Ancient RomansApulia Region

Canne della Battaglia

CANNE

Canne della Battaglia is one of the most important archaeological sites in Apulia not far from the municipalities of Barletta, Canosa di Puglia and Andria. It rises on the right bank of Aufidus river where the ancient city of Cannae was settled centuries ago. The name is taken from the popular Battle of Cannae in the 216 BC, one of the most famous of the Second Punic War.

The history

The city of Canne has ancient origins. The area was very popular since V-VI Millennium BC. as evidenced by some tools found in the area. The Roman city was built between the sixth and the fourth century BC as a simple village and here in 216 BC the famous battle of Canne took place which marked a hard defeat for the Romans at the hands of Hannibal's army, which although inferior numerically managed to get the better of a tactical expedient known as a pincer maneuver.

With the fall of the Western Roman Empire also for Canne began a period of decline. It was destroyed by the Ostrogote troops of Totila and after a slow recovery the city flourished in the shadow of Canosa until the Saracens destroyed it in 872. The city was the scene of many important battles and had its period of maximum flowering under the Byzantine domination until 1083 when passed under the rule of the Normans was again destroyed and could not recover.

The archaeological park of Canne

The archaeological site offers the visitor a very rich path that goes from Roman ruins to medieval finds. In fact, the itinerary in the archaeological park starts with the antiquarium through which you will go back to the whole story of the city, between Prehistory and Middle Ages. To the five chronological sections that you'll find in the Museum, there's one more to add, the 6th section telling about Hannibal presence in Italy all over the second Punic War. Pasr the museum you'll go up to the Medieval city where different layers of of the remains from different ages can be seen just by walking around.

Aragon castle walls follow decumanus. To each sides there are many kinds of building as the cyclopic stone blocks dating from the V century BC and the structures dating back to Middle Ages. Decumanus leads visitors to the area with the Christian basilicas. The smallest one is sorrounded with a large cemetery. Inside the major basilica can be seen two stages of construction. In fact, some relics dating from the IV century and some from Prehistory were found here under the basis of the church. A wide open space is in front of Antiquarium from where it starts a scenic route going up to the zone of the apulian village and sepolcretum.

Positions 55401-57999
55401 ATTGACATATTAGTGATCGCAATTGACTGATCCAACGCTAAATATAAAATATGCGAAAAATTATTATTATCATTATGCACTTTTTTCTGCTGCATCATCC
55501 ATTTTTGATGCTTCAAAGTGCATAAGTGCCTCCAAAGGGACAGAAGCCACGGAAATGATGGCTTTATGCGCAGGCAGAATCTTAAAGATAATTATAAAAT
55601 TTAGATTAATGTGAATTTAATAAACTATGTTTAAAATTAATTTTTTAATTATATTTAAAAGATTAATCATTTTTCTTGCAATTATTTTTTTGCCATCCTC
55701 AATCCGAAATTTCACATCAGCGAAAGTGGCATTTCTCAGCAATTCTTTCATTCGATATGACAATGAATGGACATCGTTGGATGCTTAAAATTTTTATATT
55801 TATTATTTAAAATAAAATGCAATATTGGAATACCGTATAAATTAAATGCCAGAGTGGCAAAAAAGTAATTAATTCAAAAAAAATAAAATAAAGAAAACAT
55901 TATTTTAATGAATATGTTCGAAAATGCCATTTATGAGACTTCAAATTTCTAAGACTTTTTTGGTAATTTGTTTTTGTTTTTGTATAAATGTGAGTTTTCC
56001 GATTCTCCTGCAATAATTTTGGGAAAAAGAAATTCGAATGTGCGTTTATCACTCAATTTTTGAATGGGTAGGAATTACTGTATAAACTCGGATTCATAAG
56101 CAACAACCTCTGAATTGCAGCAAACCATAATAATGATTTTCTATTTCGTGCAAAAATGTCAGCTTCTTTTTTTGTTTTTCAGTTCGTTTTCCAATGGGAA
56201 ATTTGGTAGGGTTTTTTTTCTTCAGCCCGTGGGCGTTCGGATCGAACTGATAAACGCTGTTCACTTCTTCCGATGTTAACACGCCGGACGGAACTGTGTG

The village is wide and it was at its height in the period between VI  and III centuries BC, according to the findings. It was probably destroyed in the famous Battle of the 216 BC and it was still abandoned for a long time until in the Middle Ages it begun to host a Christian cemetery.

Excavation works taken lately near the rail station of Canne della Battaglia brought back to light the ancient site of the thermal baths of San Mercurio, with a water system and a tank.

Imagine Copyright: By Roberto Ragno - Own work, CC BY-SA 3.0

Opening Hours

Open from Wednesday to Sunday: 10.30am to 6.30pm

Closed on Monday and Tuesday.

Tickets

Free entry

 

ARCHAEOLOGICAL SITE CARD:

FOUNDATION: VI-IV century BC

SUNSET: XI century

CIVILIZATION: Romans, Paleochristians, Middle Ages

REGION: Apulia

PROVINCE: BT (Barletta-Andria-Trani)

MANAGEMENT:

REDISCOVERY: XX century

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How to get to Canne

BY TRAIN

Barletta is the nearest station of the Italian railways network. Take regional direct train from Barletta to Canne della Battaglia. It's a ten minutes walk from the station of Canne to the archaeological site.

BY CAR

From Bari: follow trunk road SS16 heading to North-West as far as 75Km

From Andria: follow road SP124 heading to North-West as far as 16Km

From Barletta: heading to South-West as far as 12 Km, follow trunk raod SS93 and then SP142